Monday, June 8, 2009

Guest blogger - The Yams Reporting From the Bigfoot BBQ

New Book, New Displays Highlight Bigfoot Barbeque
David Paulides featured at the Bigfoot Discovery Museum, June 7, 2009

The local bigfooters from the Santa Cruz/Bay Area

David Paulides of the North American Bigfoot Search group signed copies of his new book Tribal Bigfoot (Hancock House Publishers, 2009) at the Bigfoot Discovery Museum in Felton, California yesterday. The museum revealed a new series of displays of bigfoot evidence as well. The event was well attended throughout the afternoon and a successful day for both the museum and North America Bigfoot Search (Paulides' group/website).

David gave a one hour presentation to a rapt audience outside the museum in the shade of a big oak tree. His talk covered the group’s interest in the Patterson-Gimlin film as well as trends they have discovered in the forensic sketches they produce during their investigations. One of the revelations is a human-look to the bigfoots being described to them by eyewitnesses. He dramatically made this point by displaying images where the artist had removed the hair from the portrait. He also shared numerous sketches with the audience much to the delight of those present.

The Cutino Clan: Kim, Bella (the youngest
bigfooter I'm aware of), Bart, and Minnie the dogsquatch.

The new publication expands on the group’s ideas about the bigfoot phenomenon. It also contains numerous eyewitness accounts. Most of these are accompanied by informative photographs and the sketch art of Harvey Pratt. Tribal Bigfoot by David Paulides is 480 pages. Yesterday it was sold in combination with a North American Bigfoot Search shirt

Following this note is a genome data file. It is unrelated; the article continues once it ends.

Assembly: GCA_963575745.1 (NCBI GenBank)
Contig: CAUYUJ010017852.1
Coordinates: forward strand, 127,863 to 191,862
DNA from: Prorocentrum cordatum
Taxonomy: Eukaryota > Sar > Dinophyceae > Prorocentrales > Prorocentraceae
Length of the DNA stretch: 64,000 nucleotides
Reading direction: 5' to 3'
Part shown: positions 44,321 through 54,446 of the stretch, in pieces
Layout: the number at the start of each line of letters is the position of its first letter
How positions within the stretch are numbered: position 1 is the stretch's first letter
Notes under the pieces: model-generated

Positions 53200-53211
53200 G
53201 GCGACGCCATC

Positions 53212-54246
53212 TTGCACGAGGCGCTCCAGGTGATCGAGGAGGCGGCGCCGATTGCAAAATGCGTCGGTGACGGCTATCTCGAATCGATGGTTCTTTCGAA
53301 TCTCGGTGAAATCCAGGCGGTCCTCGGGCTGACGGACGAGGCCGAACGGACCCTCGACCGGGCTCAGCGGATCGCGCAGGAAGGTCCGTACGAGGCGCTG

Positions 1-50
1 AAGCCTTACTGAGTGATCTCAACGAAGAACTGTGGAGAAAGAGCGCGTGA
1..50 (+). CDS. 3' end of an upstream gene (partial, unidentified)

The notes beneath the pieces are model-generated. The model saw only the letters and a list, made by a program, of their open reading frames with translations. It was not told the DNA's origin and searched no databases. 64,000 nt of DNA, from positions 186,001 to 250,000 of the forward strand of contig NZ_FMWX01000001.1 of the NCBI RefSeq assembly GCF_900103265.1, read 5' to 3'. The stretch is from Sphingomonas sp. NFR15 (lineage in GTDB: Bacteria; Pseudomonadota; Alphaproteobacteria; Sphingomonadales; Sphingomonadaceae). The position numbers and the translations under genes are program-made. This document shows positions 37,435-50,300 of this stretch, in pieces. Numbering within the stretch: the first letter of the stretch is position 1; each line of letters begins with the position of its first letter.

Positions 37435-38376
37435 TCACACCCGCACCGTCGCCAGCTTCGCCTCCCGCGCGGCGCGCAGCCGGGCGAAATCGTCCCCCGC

for $35.

It was a pleasant day at the Bigfoot Discovery Museum. The new displays expand the number of plaster casts to see and the evidence contained in the collection is now dispersed throughout all areas of the museum.

Some of the footprint casts on display.

Mike Rugg, the co-founder and curator, has created a whole new “evidentiary” feel to the museum. One notable section is the Native American wall that features a replica of the Hairy Man pictograph painted by bigfoot researcher and author, Robert Leiterman.

Ranger Leiterman's Hairy Man art and display.

- Tom Yamarone

Be sure to check Tom's blog at

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